posted by tapesonthefloor at 9:01 AM on July 16, 2012


I think the point about scale would have been better made if they hadn't continually changed it.

Exactly, I'd love to see this at a constant scale, if possible in some way that sadistically prevented using the Home/End keys and forced the viewer to scroll for minutes (hours? days?) non-stop, to really ram home the point of how far away the Voyagers are.
posted by Bangaioh at 9:04 AM on July 16, 2012


They didn't need to make the infographic stupidly large - just make the Earth and everything near it stupidly small (as they are in reality).
posted by jb at 9:22 AM on July 16, 2012


They didn't need to make the infographic stupidly large - just make the Earth and everything near it stupidly small (as they are in reality).

Here you go:

.
|
posted by tapesonthefloor at 9:23 AM on July 16, 2012


so this made me want to know how far out hubble is (559 km (347 mi) from earth in orbit. this surprised me. thought it was much farther out) and how long it takes to receive transmissions from voyager I (approx 16 hours, as of february 2012). so that's fucking awesome.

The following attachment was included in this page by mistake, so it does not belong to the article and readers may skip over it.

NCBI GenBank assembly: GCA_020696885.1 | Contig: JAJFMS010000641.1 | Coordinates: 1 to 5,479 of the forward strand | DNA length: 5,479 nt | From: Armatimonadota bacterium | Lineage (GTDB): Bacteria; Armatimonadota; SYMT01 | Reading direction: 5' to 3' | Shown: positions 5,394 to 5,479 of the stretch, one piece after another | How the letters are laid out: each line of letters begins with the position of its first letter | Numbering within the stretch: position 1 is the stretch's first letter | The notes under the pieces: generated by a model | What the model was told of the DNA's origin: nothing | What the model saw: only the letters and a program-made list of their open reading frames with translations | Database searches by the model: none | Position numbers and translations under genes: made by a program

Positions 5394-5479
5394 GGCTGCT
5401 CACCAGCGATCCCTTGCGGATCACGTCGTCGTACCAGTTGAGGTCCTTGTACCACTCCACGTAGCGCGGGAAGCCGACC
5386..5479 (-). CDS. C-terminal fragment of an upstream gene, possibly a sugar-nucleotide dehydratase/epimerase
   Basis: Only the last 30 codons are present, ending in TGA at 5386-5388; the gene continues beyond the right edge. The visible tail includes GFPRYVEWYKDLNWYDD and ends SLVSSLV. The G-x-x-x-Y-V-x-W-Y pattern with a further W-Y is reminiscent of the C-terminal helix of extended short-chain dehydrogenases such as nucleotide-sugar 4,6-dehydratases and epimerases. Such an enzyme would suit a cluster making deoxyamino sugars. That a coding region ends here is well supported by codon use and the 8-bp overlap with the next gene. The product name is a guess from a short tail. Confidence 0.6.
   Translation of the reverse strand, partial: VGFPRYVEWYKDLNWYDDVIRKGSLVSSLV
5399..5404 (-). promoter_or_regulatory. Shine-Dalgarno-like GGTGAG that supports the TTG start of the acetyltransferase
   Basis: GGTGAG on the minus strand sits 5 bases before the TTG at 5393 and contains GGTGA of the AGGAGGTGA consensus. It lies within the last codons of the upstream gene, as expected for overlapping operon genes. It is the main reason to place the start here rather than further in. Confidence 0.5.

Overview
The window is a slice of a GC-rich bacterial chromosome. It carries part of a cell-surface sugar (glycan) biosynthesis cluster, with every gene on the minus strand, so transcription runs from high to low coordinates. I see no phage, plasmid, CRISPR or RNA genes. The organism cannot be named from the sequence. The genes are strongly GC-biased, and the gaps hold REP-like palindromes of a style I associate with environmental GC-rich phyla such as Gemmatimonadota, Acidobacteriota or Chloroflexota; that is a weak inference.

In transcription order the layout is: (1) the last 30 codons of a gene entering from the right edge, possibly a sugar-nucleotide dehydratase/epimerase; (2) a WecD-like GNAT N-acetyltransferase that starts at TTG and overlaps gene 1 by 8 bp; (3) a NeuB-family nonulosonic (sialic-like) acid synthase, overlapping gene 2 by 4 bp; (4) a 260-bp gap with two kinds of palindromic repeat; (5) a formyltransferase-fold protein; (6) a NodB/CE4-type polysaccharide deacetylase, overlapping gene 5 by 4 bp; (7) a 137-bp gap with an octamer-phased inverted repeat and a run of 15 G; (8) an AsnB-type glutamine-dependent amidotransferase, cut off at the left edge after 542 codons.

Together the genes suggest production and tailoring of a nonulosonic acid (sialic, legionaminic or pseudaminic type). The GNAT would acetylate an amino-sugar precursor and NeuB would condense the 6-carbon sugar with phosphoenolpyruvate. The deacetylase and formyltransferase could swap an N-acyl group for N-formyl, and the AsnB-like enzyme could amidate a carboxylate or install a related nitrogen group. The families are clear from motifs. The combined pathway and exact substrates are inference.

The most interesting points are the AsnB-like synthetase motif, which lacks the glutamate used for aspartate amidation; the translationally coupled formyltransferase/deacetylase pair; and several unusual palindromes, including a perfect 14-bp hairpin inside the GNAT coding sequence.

posted by shmegegge at 9:41 AM on July 16, 2012


I also was annoyed by the scale jumps. It was really hard to get a sense of how much the scale had changed, because it would go from something like this:
|—————| = 100km
to this:
|——| = 1000km
Since the benchmark (Is that the right word? You know, the |––| bit.) got hortened this means that it was actually something like a 25x difference in scale, but the numbers made it look like it was only a 10x difference. Not only is this confusing (and probably overlooked by most viewers) it's also difficult to visualize.